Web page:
|Daniel Nava’s latest masterpieces could be found in right field||04.29.13 at 12:28 am ET|
Robbie Grossman found out just how far Daniel Nava’s defense has come.
The Houston outfielder hit two balls to right field that should have gone for extra-base hits during the Red Sox’ 6-1 win at Fenway Park, but Nava altered fate with his glove.
The first grab came in the second inning, when Nava ranged back toward the warning track in right field, in front of the Red Sox’ bullpen, and executed a basket catch of Grossman’s blast.
Then, in the ninth, Nava closed out the Red Sox’ win with an even more spectacular catch.
The right fielder sprinted toward Grossman’s blast as it started curling toward the right field wall. Then, just as it was ready to fall in, Nava left his feet, extended his body and plucked the ball out of the air just before touch down.
It was a catch he later called, “The funnest I’ve ever had.”
But when asked which grab he would classify as more difficult, it was the one he didn’t leave his feet on he identified as tougher to execute.
“Probably over the shoulder because I knew the wall was coming up,” he said. “I think the other one was just instinct, run after the ball and hoping to get there. The other one I knew I was going to be underneath it but the last quarter of the way it just fell in my glove.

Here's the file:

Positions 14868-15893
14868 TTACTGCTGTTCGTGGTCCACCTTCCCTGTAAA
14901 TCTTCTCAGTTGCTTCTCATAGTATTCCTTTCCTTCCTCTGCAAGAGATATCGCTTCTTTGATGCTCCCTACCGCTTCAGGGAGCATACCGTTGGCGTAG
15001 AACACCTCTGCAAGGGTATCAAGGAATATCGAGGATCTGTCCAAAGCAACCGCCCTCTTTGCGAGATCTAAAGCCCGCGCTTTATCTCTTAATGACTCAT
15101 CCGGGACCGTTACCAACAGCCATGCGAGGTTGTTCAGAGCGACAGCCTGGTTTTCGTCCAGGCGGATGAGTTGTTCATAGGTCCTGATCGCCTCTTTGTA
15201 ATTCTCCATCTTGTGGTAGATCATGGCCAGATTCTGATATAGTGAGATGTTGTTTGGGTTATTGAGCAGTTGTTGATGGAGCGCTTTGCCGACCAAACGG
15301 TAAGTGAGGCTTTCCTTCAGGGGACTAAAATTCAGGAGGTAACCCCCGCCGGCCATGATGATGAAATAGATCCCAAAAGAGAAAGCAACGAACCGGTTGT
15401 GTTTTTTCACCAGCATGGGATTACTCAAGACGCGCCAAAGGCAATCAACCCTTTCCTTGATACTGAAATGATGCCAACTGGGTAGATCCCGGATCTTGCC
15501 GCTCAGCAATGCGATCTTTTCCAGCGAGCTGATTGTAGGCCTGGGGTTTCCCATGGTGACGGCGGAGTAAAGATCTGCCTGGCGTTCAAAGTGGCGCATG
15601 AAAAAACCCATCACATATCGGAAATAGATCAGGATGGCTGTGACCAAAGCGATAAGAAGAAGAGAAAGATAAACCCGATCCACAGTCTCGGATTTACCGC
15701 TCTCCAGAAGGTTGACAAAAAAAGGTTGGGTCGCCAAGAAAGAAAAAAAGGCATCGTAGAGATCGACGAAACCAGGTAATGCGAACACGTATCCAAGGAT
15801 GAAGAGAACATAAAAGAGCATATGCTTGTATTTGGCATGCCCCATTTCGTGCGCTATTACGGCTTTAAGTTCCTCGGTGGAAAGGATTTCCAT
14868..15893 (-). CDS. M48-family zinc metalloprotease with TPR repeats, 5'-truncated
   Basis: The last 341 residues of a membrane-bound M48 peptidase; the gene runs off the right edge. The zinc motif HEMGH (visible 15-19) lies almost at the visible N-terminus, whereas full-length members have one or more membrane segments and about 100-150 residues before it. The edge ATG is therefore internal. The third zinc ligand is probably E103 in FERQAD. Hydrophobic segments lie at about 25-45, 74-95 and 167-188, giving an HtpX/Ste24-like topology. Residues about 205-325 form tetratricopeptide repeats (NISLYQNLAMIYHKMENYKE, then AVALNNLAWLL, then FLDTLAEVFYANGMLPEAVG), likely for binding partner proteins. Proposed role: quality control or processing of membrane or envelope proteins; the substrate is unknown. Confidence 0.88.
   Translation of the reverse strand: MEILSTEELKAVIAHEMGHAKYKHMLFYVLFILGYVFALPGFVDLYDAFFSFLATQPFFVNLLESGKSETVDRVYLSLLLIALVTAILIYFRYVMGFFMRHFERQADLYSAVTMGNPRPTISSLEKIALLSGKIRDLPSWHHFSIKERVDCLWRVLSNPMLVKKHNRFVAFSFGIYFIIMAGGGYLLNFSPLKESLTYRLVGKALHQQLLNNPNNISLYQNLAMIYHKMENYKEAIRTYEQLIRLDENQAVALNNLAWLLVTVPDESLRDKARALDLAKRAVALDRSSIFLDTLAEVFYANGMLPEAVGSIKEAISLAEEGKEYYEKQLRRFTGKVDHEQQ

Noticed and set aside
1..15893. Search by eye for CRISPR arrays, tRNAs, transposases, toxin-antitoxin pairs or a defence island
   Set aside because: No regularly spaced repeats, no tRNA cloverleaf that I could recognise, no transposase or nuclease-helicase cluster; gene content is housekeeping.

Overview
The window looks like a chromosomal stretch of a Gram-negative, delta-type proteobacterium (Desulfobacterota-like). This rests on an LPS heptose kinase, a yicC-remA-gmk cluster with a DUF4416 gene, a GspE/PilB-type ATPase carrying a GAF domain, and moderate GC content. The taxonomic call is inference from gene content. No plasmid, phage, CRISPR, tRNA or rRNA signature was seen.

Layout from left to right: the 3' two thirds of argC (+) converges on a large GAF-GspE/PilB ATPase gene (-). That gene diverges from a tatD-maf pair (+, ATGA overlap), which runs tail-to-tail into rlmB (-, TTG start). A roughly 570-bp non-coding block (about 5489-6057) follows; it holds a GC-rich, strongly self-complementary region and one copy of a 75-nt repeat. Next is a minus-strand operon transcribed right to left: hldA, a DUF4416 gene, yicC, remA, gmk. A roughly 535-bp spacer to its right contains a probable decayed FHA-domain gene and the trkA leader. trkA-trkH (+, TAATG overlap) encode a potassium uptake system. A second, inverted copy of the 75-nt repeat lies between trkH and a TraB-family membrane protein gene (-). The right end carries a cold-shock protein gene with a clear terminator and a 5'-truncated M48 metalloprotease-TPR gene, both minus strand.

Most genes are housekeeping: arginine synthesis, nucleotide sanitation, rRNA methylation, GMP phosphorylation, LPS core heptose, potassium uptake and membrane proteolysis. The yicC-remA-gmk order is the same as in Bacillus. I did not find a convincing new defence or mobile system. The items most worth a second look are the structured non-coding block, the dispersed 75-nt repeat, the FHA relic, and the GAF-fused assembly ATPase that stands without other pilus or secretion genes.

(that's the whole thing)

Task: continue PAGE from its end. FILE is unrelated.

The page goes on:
“Those two plays … [Rick] Ankiel had that play where he came in and kind of lost it in the sun, and I was talking to [Jacoby Ellsbury] and [Dustin Pedroia] and said, ‘There are some balls if they’re in that perfect spot I’m going to need your help.’ You can look good one day and the next day you look like you’ve never played baseball before.”
Nava’s improvement in the field has been fairly remarkable. The 30-year-old credits former Red Sox’ minor-league outfield instructor Tom Goodwin, and current Sox bench coach Torey Lovullo, in helping him prioritize his defense in the minor leagues following his return to Pawtucket in 2011.
And while most had noticed his ability to manage Fenway’s left field, considering Nava hadn’t played right field until last season, there was some skepticism regarding an ability to man what is perceived as one of baseball’s toughest positions.
“It’s been different,” said Nava of playing right field. “You go from one of the shortest distances and areas you have to cover in left to one of the largest you have to cover in right. That distance alone makes it a little more challenging. I’m always looking at Arnie and Ells to make sure I’m in the right spot, but also I’m also not giving away too much space. I like it, but it’s taken a while to adjust to the differences of the vastness of the area you have to cover.”
|Daniel Bard headed back to minors to make room for Joel Hanrahan||04.28.13 at 6:15 pm ET|
Daniel Bard has been sent back to Double-A Portland in order to make room for Joel Hanrahan, who will be activated off the 15-day disabled list.
Hanrahan turned in his second rehab outing with Triple-A Pawtucket, Sunday, retiring three straight batters (pop-up, fly ball to left field, and a grounder to the mound) after initially issuing a five-pitch walk. The righty threw 17 pitches, topping out at 96 mph. He has been out of action since April 14 with a strained right hamstring.